LING LOOK. Egyptian “Fire King,” ate live coals and licked red hot bars of iron. Nixon’s Amphitheatre, Chicago, 1872; Barnum’s Roman Hippodrome, 1875.

LINGARD, CHARLES W. (1849?-April 21, 1910) Trapeze performer and iron jaw man. Valkingburg’s, 1881; Beckett’s, 1887; Montgonery Queen’s, 1887; Sieber & Co., 1888. His big feat was that of holding a 150 pound cannon in his teeth. First wife, Annie Wachtel, was a flying rings performer. Later appeared with Tillie Beck as a partner, 1884. Died in St. Louis, MO, age 61.

LINK, BILLY and FANNIE. Aerialists, Burr Robbins, 1891.

LINK, HENRY. Contracting agent, with Lockwood & Flynn, 1887.

LINSLEY, J. Boss canvasman, Great Oriental Pavilion Show, 1877.

LINTON BROTHERS. Acrobats, W. C. Coup’s, 1880.

LINTON, THOMAS. J. J. Hall’s, winter 1836; Frost & Co., 1837-38. The following may or may not be the same man: clown, Sands, Nathans, 1855; Nixon & Kemp, 1857; James M. Nixon’s, winter 1858; Nixon & Co., 1859; Lenton & Nichols, Buenos Aires, winter 1859; VanAmburgh & Co., 1860.

LIONI, VIRGINIA. Rider. Possibly a pupil of H. C. Lee. Lee & Marshall, 1853-55; Bennett’s, 1856; Lee & Bennett, 1858; L. B. Lent’s, 1861.

LIPMAN, JACOB M. (d. February 2, 1899) Started Lipman Bros.’, 1866, with brother Michael, traveling on the steamboat Marietta and performing in towns along the Ohio, Mississippi and Missouri Rivers. Two daughters, Blanche and Georgie, were professionals. Died at his home in Philadelphia.

LIPMAN, LOUIS J. “LEO”. Rider. Brother of Moses and Sol Lipman. Cincinnati Circus, 1841; John Tryon’s, Bowery Amphitheatre, NYC, 1843, 1846; Rockwell & Co., 1847; Welch & Mann, 1843-45; June & Turner, 1846; principal riding act, leaping through a 29” diameter balloon, Henry Rockwell’s, 1847; Crane & Co., 1849; dramatic rider, J. M. June’s, 1851; riding master, National Circus, Chestnut Street, below Ninth, Philadelphia, 1852; Raymond & Co., 1852; Welch’s, Philadelphia, 1857-58, 1860; Philadelphia Circus, winter 1867-68.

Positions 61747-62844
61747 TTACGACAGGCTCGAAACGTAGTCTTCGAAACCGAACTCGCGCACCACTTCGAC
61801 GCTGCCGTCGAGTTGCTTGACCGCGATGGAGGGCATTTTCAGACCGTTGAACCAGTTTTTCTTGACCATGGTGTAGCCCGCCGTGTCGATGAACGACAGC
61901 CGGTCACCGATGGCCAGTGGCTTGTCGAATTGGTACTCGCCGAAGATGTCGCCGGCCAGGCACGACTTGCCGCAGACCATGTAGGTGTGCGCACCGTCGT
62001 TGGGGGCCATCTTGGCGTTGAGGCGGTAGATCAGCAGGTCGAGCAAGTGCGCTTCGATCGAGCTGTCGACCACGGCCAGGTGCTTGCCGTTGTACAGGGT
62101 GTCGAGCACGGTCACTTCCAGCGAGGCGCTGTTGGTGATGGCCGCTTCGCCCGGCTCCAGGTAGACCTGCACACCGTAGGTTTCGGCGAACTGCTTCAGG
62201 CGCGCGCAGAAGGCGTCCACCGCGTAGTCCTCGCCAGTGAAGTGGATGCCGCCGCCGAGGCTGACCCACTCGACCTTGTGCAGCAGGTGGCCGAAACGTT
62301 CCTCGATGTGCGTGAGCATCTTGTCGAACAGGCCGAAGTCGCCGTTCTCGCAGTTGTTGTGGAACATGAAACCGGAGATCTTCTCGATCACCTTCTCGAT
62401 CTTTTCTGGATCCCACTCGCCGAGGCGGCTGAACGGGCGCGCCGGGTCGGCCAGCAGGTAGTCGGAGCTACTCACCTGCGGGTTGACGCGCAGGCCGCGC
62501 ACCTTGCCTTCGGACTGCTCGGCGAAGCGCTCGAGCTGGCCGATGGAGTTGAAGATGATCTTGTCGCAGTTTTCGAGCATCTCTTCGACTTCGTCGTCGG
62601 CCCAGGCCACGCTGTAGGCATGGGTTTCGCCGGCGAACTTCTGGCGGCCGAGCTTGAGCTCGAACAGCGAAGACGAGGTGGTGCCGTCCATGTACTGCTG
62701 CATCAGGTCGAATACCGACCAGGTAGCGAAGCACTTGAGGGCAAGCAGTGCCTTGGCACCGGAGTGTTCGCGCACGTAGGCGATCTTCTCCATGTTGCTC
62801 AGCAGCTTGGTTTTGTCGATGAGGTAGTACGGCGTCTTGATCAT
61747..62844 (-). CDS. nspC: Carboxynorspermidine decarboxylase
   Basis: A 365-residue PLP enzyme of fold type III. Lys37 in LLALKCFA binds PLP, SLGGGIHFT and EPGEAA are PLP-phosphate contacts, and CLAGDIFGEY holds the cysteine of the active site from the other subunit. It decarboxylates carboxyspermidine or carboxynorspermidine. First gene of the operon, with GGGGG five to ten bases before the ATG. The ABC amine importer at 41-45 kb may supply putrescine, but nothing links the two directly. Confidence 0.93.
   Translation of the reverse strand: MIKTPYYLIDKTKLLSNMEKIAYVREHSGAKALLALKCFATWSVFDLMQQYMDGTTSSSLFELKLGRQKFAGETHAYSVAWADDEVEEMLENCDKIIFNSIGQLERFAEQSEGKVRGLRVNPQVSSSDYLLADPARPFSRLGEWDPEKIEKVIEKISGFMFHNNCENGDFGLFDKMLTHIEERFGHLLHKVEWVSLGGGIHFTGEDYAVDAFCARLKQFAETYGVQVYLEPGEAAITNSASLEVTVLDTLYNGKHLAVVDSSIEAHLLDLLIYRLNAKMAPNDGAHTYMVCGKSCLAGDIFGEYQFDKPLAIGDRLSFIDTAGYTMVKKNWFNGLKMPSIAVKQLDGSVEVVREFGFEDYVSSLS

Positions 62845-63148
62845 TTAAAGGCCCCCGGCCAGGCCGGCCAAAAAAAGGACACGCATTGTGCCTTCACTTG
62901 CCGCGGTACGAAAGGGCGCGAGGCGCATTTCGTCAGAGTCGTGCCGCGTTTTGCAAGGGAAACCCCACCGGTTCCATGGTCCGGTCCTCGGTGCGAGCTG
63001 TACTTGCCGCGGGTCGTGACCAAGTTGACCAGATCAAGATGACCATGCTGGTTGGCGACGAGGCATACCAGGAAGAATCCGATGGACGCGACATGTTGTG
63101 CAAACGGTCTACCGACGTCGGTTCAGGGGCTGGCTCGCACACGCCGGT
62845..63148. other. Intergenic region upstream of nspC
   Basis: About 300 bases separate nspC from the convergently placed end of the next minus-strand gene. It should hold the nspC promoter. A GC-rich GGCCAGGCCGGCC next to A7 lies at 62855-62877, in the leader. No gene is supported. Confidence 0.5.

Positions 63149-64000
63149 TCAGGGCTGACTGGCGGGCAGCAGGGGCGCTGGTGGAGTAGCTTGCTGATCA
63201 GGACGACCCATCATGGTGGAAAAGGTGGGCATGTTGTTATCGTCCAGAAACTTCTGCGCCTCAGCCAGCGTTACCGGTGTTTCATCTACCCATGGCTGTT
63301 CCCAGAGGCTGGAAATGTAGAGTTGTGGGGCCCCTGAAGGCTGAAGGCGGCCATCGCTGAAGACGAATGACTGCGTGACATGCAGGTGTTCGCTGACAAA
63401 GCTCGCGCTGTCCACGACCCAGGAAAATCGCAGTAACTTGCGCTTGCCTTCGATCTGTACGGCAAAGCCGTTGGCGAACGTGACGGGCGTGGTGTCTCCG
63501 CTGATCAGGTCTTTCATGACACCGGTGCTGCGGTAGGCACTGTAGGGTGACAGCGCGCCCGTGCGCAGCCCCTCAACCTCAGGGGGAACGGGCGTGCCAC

LIPMAN, MOSES J. (1811-March 2, 1892) Tumbler. Born in London, the eldest of 3 brothers, the others being Sol, clown, and Louis, circus rider. Came to USA with brothers and apprencticed to J. Purdy Brown, 1825, and continued with the company at least until 1830. William Harrington’s, 1825, being only 12 years old at this time; clown, Asa T. Smith’s, 1829; John Lamb’s, Front Street Theatre, Baltimore, 1831; Fogg & Stickney, 1830, 1831-33; Brown’s, 1835; Brown & Co., 1836-37; vaulter, Clayton, Bartlett & Welch, 1840; June, Titus, Angevine & Co., 1842; VanAmburgh’s, England, 1844; Richard Sands’, England, 1845; vaulter, tumbler, scene rider, Welch & Delavan, 1847; Dr. Gilbert R. Spalding’s, 1847; Great Western, 1848-49; Aaron Turner’s, 1849; Myers & Madigan, 1854-55; also connected with Bidwell, Spalding & Rogers, P. T. Barnum’s, John Robinson’s, and at one time, his own show. Said to have thrown 71 successive somersaults without tripping, 1842. Kept a pawn shop, Cincinnati, OH, 1884. Died in Cincinnati, age 81, being bed ridden during the last 6 years of his life.